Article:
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CHE3162 Lecture 8

Introduction
To Feedback
Control Loops
Chapter 7&8: Marlin
Chapter 7: Seborg
Chapter 6-1: Smith & Corripio

Learning Objectives
Introduce feedback control and important
terms
Understand a feedback block diagram and
relationship to real world
Intro to PID control

CHE3162: where are we up to?


So far, we have studied system responses
A disturbance (step change,sine wave) enters
our process
Shown how process responds, depending on
1st order, 2nd order, dead time, etc

Ultimately, we want process control


Incoming disturbances have MINIMAL effect
on process outputs
Next step on to controlling the responses!

Control benefits:Reducing variability


Time (sec)

Time (sec)

-2.0

10

-2.0

-1.5

-1.5

-1.0
-1.0

-.5

-.5

.5

.5

1.0
1.0

1.5

1.5

2.0

2.0

Time
Plot

Plot

Good
control

10

Control of Tank Level


Want to keep
constant tank
level
Flowrate of inlet
stream is
fluctuating

Denn. Chem Eng Intro

Control of Tank Level


Inlet flowrate initially steady
at q*
Temporary step change in
inlet flowrate occurs
Inlet flowrate increases by
Q* then returns to original
value
No Control: Tank level
increases then plateaus
With Control: level
increases but by less and
returns to close to original
level
Denn. Chem Eng Intro

Constant inlet fluctuations


Inlet flowrate to tank

Tank level without and with control

Inlet varying
constantly
As a result, tank
level will also
vary (without
control)
Simple control
(solid line)
significantly
reduces tank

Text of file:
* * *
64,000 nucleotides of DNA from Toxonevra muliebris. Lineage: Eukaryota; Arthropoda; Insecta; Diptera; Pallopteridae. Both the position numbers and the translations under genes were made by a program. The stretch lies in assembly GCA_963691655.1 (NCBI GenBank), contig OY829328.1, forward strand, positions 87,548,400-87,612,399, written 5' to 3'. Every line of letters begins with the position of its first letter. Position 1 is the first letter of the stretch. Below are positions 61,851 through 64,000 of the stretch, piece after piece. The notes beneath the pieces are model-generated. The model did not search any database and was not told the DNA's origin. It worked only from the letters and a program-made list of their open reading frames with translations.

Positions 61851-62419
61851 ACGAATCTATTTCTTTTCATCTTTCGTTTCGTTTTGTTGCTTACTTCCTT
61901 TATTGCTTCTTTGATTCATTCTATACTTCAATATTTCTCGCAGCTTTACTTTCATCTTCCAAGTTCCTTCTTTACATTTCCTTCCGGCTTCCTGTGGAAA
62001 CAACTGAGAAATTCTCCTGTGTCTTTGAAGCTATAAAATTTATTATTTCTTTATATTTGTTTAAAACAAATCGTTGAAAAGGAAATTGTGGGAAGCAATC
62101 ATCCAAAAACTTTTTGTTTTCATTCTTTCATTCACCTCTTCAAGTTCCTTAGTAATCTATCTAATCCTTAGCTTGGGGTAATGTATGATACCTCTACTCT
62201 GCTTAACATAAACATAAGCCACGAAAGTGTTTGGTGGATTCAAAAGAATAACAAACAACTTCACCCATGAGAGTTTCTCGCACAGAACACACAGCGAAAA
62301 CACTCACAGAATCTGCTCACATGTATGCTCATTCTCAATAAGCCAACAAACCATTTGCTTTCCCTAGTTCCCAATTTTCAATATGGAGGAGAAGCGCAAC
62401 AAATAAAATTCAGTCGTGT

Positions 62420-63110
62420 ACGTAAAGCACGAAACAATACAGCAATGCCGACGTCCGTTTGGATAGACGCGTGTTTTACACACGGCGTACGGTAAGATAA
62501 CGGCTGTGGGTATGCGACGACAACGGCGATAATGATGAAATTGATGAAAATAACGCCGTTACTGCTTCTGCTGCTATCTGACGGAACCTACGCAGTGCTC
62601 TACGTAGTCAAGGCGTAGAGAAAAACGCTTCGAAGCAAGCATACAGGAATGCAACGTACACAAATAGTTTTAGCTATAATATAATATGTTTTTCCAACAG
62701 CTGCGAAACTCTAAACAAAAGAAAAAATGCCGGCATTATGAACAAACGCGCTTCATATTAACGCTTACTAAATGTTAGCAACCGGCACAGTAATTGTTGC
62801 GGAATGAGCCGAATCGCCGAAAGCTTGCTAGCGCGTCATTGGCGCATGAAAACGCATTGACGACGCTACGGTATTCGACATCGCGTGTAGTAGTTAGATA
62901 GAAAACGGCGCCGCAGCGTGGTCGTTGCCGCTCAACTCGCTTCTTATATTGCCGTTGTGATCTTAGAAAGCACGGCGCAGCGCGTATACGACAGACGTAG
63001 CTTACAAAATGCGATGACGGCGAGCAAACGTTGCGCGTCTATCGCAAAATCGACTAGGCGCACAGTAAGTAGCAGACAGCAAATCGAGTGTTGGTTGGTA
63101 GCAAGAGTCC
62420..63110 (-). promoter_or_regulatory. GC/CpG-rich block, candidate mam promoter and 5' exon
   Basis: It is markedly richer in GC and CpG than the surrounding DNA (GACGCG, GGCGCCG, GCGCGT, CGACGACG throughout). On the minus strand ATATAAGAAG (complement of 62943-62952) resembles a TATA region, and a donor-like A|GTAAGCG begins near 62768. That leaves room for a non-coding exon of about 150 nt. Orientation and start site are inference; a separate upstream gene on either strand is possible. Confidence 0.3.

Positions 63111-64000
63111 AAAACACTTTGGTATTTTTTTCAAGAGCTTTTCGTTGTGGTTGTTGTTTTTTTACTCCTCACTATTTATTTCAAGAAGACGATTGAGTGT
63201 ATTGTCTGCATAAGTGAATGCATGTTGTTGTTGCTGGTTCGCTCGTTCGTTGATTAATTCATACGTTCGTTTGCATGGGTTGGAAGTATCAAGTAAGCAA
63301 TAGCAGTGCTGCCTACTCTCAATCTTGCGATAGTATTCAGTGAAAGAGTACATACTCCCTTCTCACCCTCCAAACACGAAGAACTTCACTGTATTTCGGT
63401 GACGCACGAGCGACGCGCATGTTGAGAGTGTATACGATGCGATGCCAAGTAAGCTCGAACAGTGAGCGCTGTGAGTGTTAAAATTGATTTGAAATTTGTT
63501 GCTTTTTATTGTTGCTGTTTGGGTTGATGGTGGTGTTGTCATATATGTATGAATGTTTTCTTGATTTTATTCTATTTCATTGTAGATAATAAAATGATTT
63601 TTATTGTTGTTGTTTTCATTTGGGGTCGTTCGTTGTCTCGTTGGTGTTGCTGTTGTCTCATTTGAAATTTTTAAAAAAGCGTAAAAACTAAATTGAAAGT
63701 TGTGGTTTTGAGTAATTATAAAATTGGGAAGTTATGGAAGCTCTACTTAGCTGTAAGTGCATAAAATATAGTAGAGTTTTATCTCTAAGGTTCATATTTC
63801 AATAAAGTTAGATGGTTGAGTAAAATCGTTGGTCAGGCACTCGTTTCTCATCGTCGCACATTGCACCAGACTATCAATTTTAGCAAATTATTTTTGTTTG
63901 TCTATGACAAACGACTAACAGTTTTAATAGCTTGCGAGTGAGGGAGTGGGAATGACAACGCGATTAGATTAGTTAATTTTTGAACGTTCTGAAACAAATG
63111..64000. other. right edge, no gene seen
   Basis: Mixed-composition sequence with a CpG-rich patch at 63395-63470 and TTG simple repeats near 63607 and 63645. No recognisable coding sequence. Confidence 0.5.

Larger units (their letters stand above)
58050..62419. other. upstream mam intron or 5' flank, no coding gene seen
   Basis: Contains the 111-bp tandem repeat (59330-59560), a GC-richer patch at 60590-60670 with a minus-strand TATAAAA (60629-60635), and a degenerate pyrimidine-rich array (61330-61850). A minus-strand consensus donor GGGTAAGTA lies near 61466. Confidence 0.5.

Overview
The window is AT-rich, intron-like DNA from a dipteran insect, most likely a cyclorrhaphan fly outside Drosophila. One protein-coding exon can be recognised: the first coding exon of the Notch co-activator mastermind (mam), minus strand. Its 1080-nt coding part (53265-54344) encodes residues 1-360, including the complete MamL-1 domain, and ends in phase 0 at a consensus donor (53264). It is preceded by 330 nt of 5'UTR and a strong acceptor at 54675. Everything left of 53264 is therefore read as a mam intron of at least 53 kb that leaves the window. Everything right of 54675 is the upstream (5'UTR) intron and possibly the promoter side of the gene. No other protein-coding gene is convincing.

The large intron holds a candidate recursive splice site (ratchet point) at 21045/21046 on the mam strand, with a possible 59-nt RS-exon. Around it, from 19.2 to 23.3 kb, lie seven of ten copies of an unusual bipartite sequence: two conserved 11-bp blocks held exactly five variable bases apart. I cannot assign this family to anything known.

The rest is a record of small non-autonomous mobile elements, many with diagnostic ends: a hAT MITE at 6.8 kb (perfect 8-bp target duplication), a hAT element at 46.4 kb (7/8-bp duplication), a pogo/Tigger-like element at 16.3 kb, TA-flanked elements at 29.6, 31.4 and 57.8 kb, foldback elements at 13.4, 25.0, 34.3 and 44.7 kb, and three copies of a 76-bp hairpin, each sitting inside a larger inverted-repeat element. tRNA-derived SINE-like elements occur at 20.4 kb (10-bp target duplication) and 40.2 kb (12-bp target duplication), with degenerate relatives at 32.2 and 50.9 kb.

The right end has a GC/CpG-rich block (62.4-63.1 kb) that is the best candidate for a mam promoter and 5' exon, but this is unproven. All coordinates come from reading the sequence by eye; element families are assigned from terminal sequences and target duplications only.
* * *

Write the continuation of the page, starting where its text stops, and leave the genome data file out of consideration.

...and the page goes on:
level changes
Denn. Chem Eng Intro

A FEEDBACK Control System


Temperature control of a heat exchanger
Steam or
condensate
exhaust

Cold
fluid

Temperature, flow changes


are DISTURBANCES
Set point

Feedback loop

Hot fluid
Sensor &
Transmitter

Exercise: Find another


disturbance variable

Steam
Valve

Controller

Piping and Instrument Diagram


(P&ID)
Heat exchanger
temperature control
Cold
Steam or
condensate
exhaust

Panel mounted
Computer
control
controller

fluid

SP

TC
101
Hot fluid

Field mounted
instrument

TT
101

Steam

Feedback Control System


Block Diagram
All variables are functions of
time. On the diagram we
represent them as Laplace
transforms of CHANGES
Ts

U
Controller

DISTURBANCE

F
VALVE

+
PROCESS
(Heat exchanger)

Tm
Error
detector

Summing
point
Measuring element
(sensor)

Feedback Control System


Block Diagram
Each block is described
mathematically by a
TRANSFER FUNCTION
Ts

U
Controller

DISTURBANCE

F
VALVE

+
PROCESS
(Heat exchanger)

U/E = Gc(s)
Tm
Error
detector

Measuring element
(sensor)

Summing
point

The Sensor and the Valve


A level measuring sensor usually has a fast
response so its time constant is small and can
be neglected (ie., = 0)
T
m
The sensor TF is just a gain:
=K
Km = Measurement Gain (or Ks)

A control valve is usually a pneumatic valve &


can be represented by a 1st order TF
K
F
v
=
U 1+ s
v

Typical V = 1 sec-1 min


(depends on valve size)

Closed Loop Block Diagram


Controller TF
decides what to do
about the error

TF of the final control


element e.g. a 1st
order valve
TF of
the
Process

Error=SP-MC

D(s)

TF of the
disturbance

GD (s)

Setpoint

SP

CV(s)
(or Y(s)
T(s)etc)
GM (s)

TF of the
Measuring device

Closed loop feedback control


DISTURBANCE
Gd

Controller
SP

Controller
Gc

VALVE
Gv

PROCESS
Gp

CV

Process equipment
Tm

See Tute 4 Q5 for how to


derive these two TF responses

Measuring sensor
Gs (or Gm)

Shortcut: CV =
forward
SP (1 + around the loop)

Marlin

Controllers
A controller calculates an output signal based
on the measured error and a control
algorithm
Error = Setpoint Measured value

A simple controller: Proportional Control


Output is proportional to the error
u(t) = Kc*e(t) + u(0)
U
Kc is called the (proportional) gain